• Avulsion fractures of ischial tuberosity and ASIS (anterior superior iliac spine). Ischial tuberosity are two bony prominences known as your sit bones and are common attachment sites for hamstring muscles. ASIS is the bony prominence at the front of the hip where one of the quadriceps muscle attaches. As explained previously, avulsion fracture is a pull off of a bony prominence where tendon is attaching due to forceful muscular contraction.
  • Stress fracture of the head of femur – head of femur is the round head of the thigh bone which sits in the hip forming the hip joint. This injury usually occurs due to overuse and lack of recovery.

What are common spine injuries?

When it comes to spine, most common injuries that can occur during physical activity in an adolescent athlete are ligament sprains, muscle strains and contusions. Vast majority of the time these injuries are not significant, and a healthy adolescent athlete is expected to make a full recovery. However, there are couple of conditions that physicians should be aware of. Those are:

  • Scheuermann’s disease – which can result in significantly increased kyphosis (rounding of the middle spine) due to the developmental alterations where the vertebral body, instead of being equal hight throughout, front part of the body is shorter, making the particular vertebrae wedge shaped. This usually occur during the growth spurt.
  • Scoliosis – which may also present during the growth spurt. Scoliosis is an abnormal curvature of the spine where instead of spine developing straight, it can start forming ‘S’ or ‘C’ like shape.

What are common shoulder and arm injuries?

There are many injuries that can occur in arm and shoulder. The nature and frequency of the injury is also influenced by the physical activity the adolescent athlete is taking for instants, gymnastics, throwing sports or racket sports have greater shoulder and arm injury prevalence than football, field hockey or running. Adolescent athletes may experience same injuries as adult athletes such as ligament sprains, muscle strains, shoulder dislocations or subluxations (partial dislocation), tennis elbows or golfers’ elbows, however, there are few aspects a physician should be wary about due to the growing process:

  • Medial epicondyle apophysitis – is an overuse injury in throwing sports such as baseball or cricket which irritates the bone on the inside of the elbow. It is most prevalent during the growth period.
  • Avulsion fracture of the medial epicondyle – it is most common in throwing sports during the growth spurt. If not addressed early, it may pull a part of a bone away from an area where a tendon is attaching to.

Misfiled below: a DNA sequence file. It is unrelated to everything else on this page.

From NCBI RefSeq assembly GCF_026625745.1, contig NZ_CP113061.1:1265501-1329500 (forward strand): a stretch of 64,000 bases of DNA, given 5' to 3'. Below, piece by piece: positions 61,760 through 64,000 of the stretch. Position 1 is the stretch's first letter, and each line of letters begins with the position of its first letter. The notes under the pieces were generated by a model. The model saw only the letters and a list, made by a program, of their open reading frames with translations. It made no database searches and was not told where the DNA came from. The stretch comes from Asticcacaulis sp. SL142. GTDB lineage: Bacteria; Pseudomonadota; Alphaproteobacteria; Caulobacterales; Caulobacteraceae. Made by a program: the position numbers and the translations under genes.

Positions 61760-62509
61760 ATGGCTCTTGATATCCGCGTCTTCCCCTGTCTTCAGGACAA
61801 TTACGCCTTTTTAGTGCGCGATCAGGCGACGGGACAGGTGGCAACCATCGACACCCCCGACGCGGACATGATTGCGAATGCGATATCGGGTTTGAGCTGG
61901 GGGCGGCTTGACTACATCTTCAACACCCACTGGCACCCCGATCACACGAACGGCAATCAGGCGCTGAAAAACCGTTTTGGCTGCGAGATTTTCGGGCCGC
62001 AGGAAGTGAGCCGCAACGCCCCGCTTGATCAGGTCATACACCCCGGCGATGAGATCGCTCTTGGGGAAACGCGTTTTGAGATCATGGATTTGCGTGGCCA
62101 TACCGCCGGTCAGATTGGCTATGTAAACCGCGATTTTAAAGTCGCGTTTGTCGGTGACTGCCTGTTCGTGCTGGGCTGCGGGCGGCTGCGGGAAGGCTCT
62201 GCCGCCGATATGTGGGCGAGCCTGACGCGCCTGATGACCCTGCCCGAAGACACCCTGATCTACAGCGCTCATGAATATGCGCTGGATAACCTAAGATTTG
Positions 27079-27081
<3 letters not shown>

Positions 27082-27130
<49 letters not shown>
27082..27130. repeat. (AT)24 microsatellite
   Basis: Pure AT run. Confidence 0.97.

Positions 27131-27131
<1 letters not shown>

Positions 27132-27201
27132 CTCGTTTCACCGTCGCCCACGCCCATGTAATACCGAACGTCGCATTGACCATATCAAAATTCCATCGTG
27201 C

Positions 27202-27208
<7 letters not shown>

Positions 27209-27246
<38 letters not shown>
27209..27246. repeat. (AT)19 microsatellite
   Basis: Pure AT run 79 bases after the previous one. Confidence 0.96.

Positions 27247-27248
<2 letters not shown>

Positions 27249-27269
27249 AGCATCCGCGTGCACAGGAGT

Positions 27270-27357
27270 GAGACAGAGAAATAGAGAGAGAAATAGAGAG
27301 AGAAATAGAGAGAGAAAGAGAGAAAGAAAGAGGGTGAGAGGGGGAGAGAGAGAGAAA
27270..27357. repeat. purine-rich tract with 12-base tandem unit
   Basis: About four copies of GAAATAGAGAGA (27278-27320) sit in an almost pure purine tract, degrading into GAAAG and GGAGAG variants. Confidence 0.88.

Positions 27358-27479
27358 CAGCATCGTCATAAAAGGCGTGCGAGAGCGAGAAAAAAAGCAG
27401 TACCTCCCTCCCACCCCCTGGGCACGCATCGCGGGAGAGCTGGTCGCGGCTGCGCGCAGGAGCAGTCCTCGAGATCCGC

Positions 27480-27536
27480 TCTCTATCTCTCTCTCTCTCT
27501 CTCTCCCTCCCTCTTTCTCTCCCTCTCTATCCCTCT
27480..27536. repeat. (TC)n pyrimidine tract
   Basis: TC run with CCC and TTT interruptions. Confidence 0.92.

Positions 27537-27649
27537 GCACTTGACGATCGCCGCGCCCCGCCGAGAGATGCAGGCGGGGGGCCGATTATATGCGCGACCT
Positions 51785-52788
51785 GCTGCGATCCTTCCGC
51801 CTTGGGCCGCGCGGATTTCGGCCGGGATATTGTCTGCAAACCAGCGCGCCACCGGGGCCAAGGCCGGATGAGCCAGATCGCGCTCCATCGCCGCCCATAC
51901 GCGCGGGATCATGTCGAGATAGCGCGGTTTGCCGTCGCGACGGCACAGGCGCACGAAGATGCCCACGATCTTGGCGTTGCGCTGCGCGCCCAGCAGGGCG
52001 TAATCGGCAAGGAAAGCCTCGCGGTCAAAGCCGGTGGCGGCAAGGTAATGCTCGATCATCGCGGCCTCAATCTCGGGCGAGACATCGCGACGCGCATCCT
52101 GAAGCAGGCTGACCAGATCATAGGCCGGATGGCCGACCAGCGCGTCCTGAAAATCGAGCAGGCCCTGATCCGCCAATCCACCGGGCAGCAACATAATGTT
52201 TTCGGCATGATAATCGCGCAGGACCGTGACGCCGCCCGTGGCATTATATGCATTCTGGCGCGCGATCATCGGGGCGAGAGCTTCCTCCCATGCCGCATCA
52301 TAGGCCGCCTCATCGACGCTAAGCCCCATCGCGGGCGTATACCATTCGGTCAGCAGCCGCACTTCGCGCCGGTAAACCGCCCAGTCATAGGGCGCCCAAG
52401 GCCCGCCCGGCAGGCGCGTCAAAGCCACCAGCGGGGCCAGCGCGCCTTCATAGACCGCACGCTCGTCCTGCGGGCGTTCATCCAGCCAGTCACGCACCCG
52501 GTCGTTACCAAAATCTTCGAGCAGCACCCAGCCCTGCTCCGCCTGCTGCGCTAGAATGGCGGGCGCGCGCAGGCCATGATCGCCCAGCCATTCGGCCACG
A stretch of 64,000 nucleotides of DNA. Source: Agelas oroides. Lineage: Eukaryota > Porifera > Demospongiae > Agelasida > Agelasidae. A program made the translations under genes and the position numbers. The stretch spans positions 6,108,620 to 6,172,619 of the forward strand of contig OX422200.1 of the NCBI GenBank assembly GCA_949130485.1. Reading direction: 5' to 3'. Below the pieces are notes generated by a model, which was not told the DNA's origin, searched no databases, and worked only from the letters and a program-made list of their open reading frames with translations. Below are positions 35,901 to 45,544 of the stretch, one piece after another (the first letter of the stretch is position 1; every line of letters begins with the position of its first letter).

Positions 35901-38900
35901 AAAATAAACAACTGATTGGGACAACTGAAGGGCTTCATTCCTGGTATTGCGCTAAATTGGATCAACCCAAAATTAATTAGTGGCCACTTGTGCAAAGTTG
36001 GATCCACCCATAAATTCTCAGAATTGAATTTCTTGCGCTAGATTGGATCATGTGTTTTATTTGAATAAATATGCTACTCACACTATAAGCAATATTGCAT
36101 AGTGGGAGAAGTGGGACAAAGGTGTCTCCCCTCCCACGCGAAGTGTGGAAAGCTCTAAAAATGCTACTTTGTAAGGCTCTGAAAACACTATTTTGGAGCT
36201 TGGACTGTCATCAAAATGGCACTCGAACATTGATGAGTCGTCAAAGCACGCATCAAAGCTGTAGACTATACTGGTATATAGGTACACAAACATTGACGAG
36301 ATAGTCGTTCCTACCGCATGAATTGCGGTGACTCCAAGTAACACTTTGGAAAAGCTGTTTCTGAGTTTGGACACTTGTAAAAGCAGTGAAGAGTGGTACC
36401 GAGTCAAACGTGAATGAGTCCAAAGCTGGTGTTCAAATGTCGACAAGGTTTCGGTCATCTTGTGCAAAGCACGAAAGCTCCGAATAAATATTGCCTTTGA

How to reduce the risk of injury in an adolescent athlete?

There are several aspects that an adolescent athlete can do to reduce the chances of a growth specific injury:

  • Always have a good warm up before the activity. This will help your muscles to prepare for the sport you are going to be undertaking.
  • Never skip cool down. It may consist of stretching and foam rolling. It is very important to keep the healthy balance between strength and flexibility. If your muscles are tight, you will be increasing your chances on developing any of the injuries mentioned above alongside muscle strains.
  • Do not overload yourself. There is a very fine line between pushing yourself to the limit because you want to be the best and overtraining because you are not aware how much is too much. If you start feeling that you are giving your 100% every day but you are feeling more exhausted, tired and your performance is dropping, it is a very good indication that you could be overtraining. Listen and understand your body and how it works. Ideally, you would want to have a strength and conditioning coach specialising in your sport to help you grow minimising the chances of overtraining and development of an overuse injury.
  • Do not ignore strength training. Being strong is as important as stretching and foam rolling. If your body is not strong enough to withstand the training regime you are undergoing, you are risking to develop any of the injuries discussed above.

We hope this information is useful for you. If you need advice or have any questions about our treatments, please contact us. You can find us in Mill Hill Broadway and Islington. We are always happy to help. If you like this blog, please share!